Overhead, a long florescent bulb flickered on with a hum and then another as synthetic light filled the corridor. “We don’t have long to wait now,” the older man cautioned.
A teacher was the first to arrive. She was a plain looking woman with medium brown hair pulled back with a ribbon. Her clothes were outdated and simple.
“Mrs. Jacobs, we will call her Sarah,” the older man said with a nod in her direction. “She is one of the reasons we have come. This one is a quiet but powerful witness. Sarah is not very popular around here,” he said. “The students make sport of her behind her back and the administration watches her closely. They are worried she may share her beliefs.” He smiled. “But her life has been a witness and there is no rule against that. She has endured suffering and her love has not grown cold. Sarah Jacobs prays for each one by name.”
Soon, other teachers began to trickle in along with early students. In a short time, the hallways echoed with the sounds of slamming lockers and newsy murmurs, though no one seemed to notice the two men who stood among them.
Quietly, the visitors watched as waves of morning activity ebbed and flowed. Then, suddenly, the air grew thick with a mist of darkness. Evil had arrived. At the end of the long hall, a teenage boy stood as if looking for someone. His hair was shaggy, but not to long. A loose strand fell across his sweaty brow. Below, his eyes darted nervously, to and fro. Slowly, deliberately, the young man slid his heavy backpack from his shoulder and unzipped it. His hand sunk deep into its depths and it surfaced again with a gun.
The younger man let out a gasp. “Can we stop this?”
“Mankind has been given free will.” The older man shook his head solemnly. “We cannot interfere.”
As the boy held the shining weapon in his hand, a strange demented smile spread across his thin lips. “Soon they will all know,” he muttered, “just what I think of them. They will all be sorry.”
“And he is right. They will say it wasn’t his fault,” the elder explained. “They will say the boy was the product of his environment, that he had a rough life. His mother worked long hours. His father left when he was young. They will pity the boy, saying he was depressed and knew rejection. They will say that he was a victim too.”
“While all this may be true, don’t they know that this young man, like all the rest, will one day stand accountable before God?” the younger one asked.
A shriek sliced through the morning bustle and banter. “He’s got a gun!” Pandemonium exploded like a cannonball down the corridor and frightened teens scrambled for safety.
This seemed to please the teenage boy. He leveled his pistol and walked forward with icy determination. The first bullet slammed into the wall inches from a young man’s head. He fired again, grazing the arm of a fleeing athlete. Youth scrambled for refuge as fear and panic ricocheted throughout the school.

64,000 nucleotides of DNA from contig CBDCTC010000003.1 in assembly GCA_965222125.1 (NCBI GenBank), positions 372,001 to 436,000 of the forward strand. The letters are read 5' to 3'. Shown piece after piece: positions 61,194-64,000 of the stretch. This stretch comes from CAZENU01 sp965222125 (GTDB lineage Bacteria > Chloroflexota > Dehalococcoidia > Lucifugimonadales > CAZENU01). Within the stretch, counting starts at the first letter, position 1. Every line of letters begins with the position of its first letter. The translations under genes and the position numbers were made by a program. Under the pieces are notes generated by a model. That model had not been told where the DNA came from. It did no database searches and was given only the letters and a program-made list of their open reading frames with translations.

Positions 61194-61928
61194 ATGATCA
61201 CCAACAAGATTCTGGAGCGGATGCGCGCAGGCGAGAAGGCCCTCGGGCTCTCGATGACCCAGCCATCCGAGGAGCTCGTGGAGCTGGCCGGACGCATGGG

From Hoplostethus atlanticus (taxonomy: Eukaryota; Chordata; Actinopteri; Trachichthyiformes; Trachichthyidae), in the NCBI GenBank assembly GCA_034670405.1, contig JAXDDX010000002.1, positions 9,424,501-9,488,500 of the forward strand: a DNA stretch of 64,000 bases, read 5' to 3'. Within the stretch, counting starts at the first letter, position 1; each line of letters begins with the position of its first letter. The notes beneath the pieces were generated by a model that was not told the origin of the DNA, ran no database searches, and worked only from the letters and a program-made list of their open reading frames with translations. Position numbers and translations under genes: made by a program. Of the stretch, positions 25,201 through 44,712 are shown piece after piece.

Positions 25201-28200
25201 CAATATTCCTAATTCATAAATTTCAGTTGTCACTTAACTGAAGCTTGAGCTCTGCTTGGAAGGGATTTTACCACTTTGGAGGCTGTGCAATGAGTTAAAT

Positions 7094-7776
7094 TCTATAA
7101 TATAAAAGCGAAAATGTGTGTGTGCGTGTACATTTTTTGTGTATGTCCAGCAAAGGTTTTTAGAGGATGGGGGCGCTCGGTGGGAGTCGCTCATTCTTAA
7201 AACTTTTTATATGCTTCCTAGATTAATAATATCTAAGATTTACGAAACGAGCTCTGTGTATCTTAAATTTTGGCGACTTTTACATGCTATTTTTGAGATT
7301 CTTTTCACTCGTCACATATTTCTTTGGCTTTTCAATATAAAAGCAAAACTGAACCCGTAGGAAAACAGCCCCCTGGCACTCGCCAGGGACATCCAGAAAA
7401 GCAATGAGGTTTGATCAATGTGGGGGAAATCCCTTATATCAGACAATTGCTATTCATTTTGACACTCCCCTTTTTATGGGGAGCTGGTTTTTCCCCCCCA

The gun-totting boy stopped cold. His hollow eyes locked onto a beautiful teenage girl as she cowered behind the shelter of her locker. Jennifer was one of the popular ones who’d never given him the time of day. He raised the weapon and an eternity seemed to pass as his finger slowly squeezed the trigger. Then, just before the explosion, a schoolmate suddenly dove to take the bullet. He fell in a crumpled heap as the terrified girl bolted away to safety.
“This is Benjamin, the other reason we have been called here today.” The elder angel knelt beside the boy as he lay dying. “Benjamin, you have been a shining light in this place for you were not ashamed of the gospel.” He touched the boy with gentle hands and whispered words to blanket him in peace. “Greater love knows no man, than he who lays his life down for another.”
The predator felt charged with power and control as he marched through the school looking for prey. “He would soon be famous,” he told himself. Through narrow radar eyes, he searched for movement, his senses honed by the scent of fear. Then, his march stopped short.
Mrs. Jacobs had stepped into his path. She stood like a sentinel against the boy’s advance “Go no further,” she said. “Kyle, put the gun down.” Inside, Sarah was terrified but she didn’t let it show.
The teenager’s mouth twisted in contempt. “Who’s going to make me?” Slowly, Mrs. Jacobs approached—her hand extended. “Let me have the gun.” The teacher’s firm words conveyed authority and power. Her seasoned eyes betrayed no hint of intimidation.
A tear welled briefly in the boy’s gaze, then as suddenly as it surfaced, it shrank back into darkness. He leveled the gun and fired once more before turning the weapon upon himself.
Deafening silence filled the corridor. All was still but all was not well.
Moments passed in silent waiting and then the angels rose with their precious cargo in their arms.
“This day, two shining lights have been extinguished from this school, but there would be others to rise up in their place.” As the elder spoke, a joyous chorus rang in the heavens. For two of God’s beloved were coming home—victorious and whole.
What the Village Took by L. P. Hoffman, (c) 2006